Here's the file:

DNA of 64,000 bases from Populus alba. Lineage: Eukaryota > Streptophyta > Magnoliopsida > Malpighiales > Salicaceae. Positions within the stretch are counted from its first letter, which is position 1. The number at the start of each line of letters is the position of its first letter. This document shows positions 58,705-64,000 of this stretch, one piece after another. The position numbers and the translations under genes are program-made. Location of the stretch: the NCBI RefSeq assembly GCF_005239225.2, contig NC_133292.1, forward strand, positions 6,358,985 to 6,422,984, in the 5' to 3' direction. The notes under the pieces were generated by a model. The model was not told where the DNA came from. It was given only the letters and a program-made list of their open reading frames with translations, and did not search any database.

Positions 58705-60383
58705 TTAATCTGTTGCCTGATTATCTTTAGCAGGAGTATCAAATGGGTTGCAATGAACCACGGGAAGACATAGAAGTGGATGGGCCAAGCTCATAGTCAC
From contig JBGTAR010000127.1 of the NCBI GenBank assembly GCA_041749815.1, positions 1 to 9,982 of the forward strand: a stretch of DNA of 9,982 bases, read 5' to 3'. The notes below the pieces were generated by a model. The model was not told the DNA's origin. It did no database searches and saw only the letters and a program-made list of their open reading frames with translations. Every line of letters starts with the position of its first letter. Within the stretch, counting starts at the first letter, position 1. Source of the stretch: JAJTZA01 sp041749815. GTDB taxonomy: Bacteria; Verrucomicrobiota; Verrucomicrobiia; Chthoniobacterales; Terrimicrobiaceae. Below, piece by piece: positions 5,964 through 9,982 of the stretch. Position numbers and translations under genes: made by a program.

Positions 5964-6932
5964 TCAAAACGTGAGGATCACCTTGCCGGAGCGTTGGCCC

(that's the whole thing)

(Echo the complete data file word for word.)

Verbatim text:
DNA of 64,000 bases from Populus alba. Lineage: Eukaryota > Streptophyta > Magnoliopsida > Malpighiales > Salicaceae. Positions within the stretch are counted from its first letter, which is position 1. The number at the start of each line of letters is the position of its first letter. This document shows positions 58,705-64,000 of this stretch, one piece after another. The position numbers and the translations under genes are program-made. Location of the stretch: the NCBI RefSeq assembly GCF_005239225.2, contig NC_133292.1, forward strand, positions 6,358,985 to 6,422,984, in the 5' to 3' direction. The notes under the pieces were generated by a model. The model was not told where the DNA came from. It was given only the letters and a program-made list of their open reading frames with translations, and did not search any database.

Positions 58705-60383
58705 TTAATCTGTTGCCTGATTATCTTTAGCAGGAGTATCAAATGGGTTGCAATGAACCACGGGAAGACATAGAAGTGGATGGGCCAAGCTCATAGTCAC
From contig JBGTAR010000127.1 of the NCBI GenBank assembly GCA_041749815.1, positions 1 to 9,982 of the forward strand: a stretch of DNA of 9,982 bases, read 5' to 3'. The notes below the pieces were generated by a model. The model was not told the DNA's origin. It did no database searches and saw only the letters and a program-made list of their open reading frames with translations. Every line of letters starts with the position of its first letter. Within the stretch, counting starts at the first letter, position 1. Source of the stretch: JAJTZA01 sp041749815. GTDB taxonomy: Bacteria; Verrucomicrobiota; Verrucomicrobiia; Chthoniobacterales; Terrimicrobiaceae. Below, piece by piece: positions 5,964 through 9,982 of the stretch. Position numbers and translations under genes: made by a program.

Positions 5964-6932
5964 TCAAAACGTGAGGATCACCTTGCCGGAGCGTTGGCCC